The Possible

I am not really a podcast person. Okay, fine, so I've only listened to a few episodes of Serial, and I have every intention of listening to more of Welcome to Night Vale, but it's hard for me to understand the fervor that I see crop up when a new It-podcast hits the airwaves. (Can I still say that? Airwaves? Will people know what I mean?) The general lack of background noise rubs me the wrong way: I feel like it's just me and a total stranger in a soundproof room and they are telling me a story in a very modulated, carefully enunciated, precise manner. And it's so awkward.


Tara Altebrando's latest book, The Possible, describes how an investigative podcast (also named The Possible) upends the life of a seemingly totally normal teen girl. I wish I could say that I loved this one as much as I did The Leaving--with passion and flailing and much fangirling--but I did not. However, The Possible redeemed itself at the last moment with the last, short chapter.

What, you think I'm going to actually tell you what happens? Ha.



Kaylee is a super-normal teen with an average family in an average American suburb. Except ... not really. Kaylee is adopted, which is handled extremely well in the story, and both of her parents are engaged and loving and just ... wonderful people. Not that being adopted isn't average (because why not? Let's make it the norm!), but being adopted because your birth mom is a telekinetic murderer is a bit beyond the pale.

She doesn't like people to know, but Kaylee's mom is actually Crystal Bryar, a teen who hit the front pages in the early 90s (oh my god I am old. I am so old.) because of her supposed telekinetic powers. Think Carrie but without the pig's blood. Funny thing is, Crystal could never make anything levitate, move, or even do a little shimmy-shake when a scientist was looking. It was all hearsay and blurry photographs. So after some time, she faded into relative obscurity and had two children. But when her daughter Kaylee was four, Jack died, and Crystal was convicted of his murder. The most damning testimony came from her daughter, who stated that her mommy killed her little brother.

Now, a podcast producer named Liana lurks around Kaylee's house, trying to get her to participate in an investigation of Crystal's supposed powers. While telling everyone your mom is a possible fraud and a convicted murderer isn't everyone's idea of social mobility, Kaylee has ambitions. She'll do anything to get the attention of her crush, Bennett. And the idea of participating in the podcast seriously ticks off her parents, so of course she's going to do it. And for a while, she does get to bask in some minor celebrity. Suddenly, kids at school who formerly ignored her say hi in the hallways, and Billy even talks to her at the pool. But not everything is as rosy as it seems.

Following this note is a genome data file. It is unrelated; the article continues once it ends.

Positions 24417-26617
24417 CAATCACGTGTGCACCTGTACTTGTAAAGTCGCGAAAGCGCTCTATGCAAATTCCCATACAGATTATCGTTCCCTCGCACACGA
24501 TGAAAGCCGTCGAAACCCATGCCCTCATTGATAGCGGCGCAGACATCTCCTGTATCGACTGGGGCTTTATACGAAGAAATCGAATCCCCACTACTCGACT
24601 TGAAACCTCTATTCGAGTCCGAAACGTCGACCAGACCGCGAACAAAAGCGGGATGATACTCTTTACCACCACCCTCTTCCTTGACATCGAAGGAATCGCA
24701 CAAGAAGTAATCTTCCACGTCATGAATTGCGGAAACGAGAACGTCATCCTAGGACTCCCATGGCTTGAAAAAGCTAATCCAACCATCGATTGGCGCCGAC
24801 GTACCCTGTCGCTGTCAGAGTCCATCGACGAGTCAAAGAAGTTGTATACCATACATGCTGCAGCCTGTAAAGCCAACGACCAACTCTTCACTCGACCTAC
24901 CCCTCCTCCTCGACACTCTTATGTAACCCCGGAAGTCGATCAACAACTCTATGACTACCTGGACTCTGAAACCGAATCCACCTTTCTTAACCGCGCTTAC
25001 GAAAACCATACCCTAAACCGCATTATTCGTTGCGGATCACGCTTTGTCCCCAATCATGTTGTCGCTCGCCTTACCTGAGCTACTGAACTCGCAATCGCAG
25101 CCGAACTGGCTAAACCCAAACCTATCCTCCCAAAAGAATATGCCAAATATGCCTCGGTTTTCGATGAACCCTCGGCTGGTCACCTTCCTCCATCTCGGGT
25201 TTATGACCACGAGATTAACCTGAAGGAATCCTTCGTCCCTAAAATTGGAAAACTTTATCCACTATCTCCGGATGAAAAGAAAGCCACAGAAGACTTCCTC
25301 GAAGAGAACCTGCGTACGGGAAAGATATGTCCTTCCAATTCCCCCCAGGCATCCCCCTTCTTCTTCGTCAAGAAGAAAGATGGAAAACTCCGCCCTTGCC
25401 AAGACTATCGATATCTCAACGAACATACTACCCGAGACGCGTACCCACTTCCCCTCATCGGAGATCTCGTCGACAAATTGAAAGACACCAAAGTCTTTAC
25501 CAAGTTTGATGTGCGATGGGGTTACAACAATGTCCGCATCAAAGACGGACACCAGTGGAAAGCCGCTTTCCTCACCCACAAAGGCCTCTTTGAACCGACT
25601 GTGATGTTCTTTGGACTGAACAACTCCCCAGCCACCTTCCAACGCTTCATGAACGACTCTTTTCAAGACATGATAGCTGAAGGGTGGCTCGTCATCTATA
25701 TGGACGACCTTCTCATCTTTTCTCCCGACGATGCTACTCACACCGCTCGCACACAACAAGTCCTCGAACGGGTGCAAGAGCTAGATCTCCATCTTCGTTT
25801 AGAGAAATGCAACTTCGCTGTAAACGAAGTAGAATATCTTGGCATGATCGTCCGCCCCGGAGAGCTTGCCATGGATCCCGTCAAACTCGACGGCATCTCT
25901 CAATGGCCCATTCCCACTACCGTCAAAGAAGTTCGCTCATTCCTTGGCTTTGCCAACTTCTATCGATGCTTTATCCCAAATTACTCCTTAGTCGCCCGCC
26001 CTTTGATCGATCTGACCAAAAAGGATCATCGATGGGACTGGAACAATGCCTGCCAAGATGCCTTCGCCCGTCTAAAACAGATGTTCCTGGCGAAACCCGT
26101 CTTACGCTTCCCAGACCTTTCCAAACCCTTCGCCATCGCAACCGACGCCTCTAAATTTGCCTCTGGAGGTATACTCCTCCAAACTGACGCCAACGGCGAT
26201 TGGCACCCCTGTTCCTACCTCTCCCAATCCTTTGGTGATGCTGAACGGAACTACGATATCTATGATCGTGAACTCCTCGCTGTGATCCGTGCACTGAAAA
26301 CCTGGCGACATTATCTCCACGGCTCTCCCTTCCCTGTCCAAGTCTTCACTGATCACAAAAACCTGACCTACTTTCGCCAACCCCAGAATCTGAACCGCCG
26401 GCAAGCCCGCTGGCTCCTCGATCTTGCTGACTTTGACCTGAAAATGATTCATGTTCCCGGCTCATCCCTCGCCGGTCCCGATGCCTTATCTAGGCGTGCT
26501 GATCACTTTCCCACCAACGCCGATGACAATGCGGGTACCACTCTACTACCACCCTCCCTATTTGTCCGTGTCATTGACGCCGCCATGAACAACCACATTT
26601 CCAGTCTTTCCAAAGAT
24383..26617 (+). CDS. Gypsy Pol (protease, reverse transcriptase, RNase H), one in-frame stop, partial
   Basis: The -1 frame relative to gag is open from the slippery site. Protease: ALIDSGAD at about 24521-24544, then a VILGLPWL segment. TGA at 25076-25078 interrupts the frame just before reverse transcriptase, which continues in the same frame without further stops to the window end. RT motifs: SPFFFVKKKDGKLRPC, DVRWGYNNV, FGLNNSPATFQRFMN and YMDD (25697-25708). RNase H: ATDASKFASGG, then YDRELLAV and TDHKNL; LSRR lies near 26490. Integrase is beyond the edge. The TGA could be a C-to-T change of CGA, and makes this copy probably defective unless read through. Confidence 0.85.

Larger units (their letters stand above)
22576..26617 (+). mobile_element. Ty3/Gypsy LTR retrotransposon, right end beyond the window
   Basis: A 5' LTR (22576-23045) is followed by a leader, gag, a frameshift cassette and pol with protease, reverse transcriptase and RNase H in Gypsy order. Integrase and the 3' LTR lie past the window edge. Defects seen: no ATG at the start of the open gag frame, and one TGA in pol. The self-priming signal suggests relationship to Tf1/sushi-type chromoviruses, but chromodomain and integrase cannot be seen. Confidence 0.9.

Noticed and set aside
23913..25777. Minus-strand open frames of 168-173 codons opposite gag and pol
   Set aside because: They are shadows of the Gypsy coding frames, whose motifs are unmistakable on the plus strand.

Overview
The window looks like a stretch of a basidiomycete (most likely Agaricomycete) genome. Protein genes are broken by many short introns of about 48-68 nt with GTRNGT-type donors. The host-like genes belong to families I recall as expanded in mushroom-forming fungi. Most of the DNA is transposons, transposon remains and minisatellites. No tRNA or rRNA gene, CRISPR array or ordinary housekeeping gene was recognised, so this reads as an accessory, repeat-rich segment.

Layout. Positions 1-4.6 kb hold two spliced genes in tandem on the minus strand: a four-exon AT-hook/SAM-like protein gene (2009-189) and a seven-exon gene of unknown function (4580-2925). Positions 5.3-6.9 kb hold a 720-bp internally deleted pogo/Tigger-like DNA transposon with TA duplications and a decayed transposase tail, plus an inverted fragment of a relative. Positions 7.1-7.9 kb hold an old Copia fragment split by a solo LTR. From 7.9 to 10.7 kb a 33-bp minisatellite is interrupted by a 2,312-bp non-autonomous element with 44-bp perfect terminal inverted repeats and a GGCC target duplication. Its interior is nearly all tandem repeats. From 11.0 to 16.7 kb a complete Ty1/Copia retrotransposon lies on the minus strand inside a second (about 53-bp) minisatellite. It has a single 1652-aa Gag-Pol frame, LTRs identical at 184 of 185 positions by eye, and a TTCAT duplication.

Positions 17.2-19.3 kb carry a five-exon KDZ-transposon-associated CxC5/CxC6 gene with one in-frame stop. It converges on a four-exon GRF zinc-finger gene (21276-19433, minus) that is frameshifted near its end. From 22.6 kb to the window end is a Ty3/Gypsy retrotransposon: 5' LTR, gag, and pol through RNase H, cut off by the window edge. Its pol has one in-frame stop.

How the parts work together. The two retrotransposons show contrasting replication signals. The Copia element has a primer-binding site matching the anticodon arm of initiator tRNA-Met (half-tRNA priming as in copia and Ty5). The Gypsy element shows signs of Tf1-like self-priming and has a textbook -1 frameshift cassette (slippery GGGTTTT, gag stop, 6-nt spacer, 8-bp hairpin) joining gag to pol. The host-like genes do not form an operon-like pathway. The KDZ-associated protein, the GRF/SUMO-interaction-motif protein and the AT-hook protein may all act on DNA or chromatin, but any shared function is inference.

Kaylee has always wondered about her mom ... and about herself. Funny things have happened when she had strong feelings about them. Like that time at the softball game when she wished that Princess Bubblegum, her sassy sobriquet for Bennett's girlfriend, would trip and fall ... and she did. Or when a giant branch fell on Bubblegum and broke her arm, landing her in the hospital and precipitating her breakup with Bennett. Lots of little things that add up to one big question: does Kaylee have telekinetic powers?

Altebrando plays games, yet again, with her readers. Kaylee narrates the story, and almost right away, you can tell that there's something not quite right. She's a little too intense. To wit:

"She didn't deserve him.
He'd realize it.
I simply had to be patient.
Because this was what was going to happen:
Junior prom tickets were going on sale in a few days. And when they did, he'd realize he didn't want to take Princess Bubblegum. So he'd dump her. He'd take me."

Kaylee wobbles along the fine line of intensity and obsession throughout the book. Not just with Bennett, but with everything in her life. With the possibility of having telekinetic powers. With figuring out the truth. But what if the truth is something Kaylee, as the narrator, deliberately obscures from us? That is the most fascinating part of this book.

The plot point revolving around Kaylee's love life--particularly the fact that her super-hot best guy friend is in love with her but she totally doesn't know it because "Ugh! I don't see him that way!" has been beaten to death and it was torturous to read through again. I get it: this is A Thing That Happens In Real Life but I have yet to see it presented in an interesting manner. Mostly it's a lot of wistful pining and random angry outbursts and sniping. Which, I suppose, is true to life, but not spectacularly fun to read over and over again.

While The Possible has a twisty story and--hello!--a seriously gorgeous cover, I can't help but think that it doesn't measure up to The Leaving, which I positively adored. This might be because the situation in The Leaving had a lot of solutions: the kids could have been kidnapped, they could have wandered off, they could have been abducted by aliens, they might have never gone missing at all but all been suffering under a mass hallucination which was covered up by the townsfolk. In The Possible, you've got one of two scenarios: telekinesis is real or it isn't. Kaylee can move things with her mind or she can't. That's it.

That being said, fans of psychological thrillers and unreliable narrators will love The Possible. I enjoyed it very much, and I can't wait for another book from Altebrando.

I received a copy of this title from Edelweiss.


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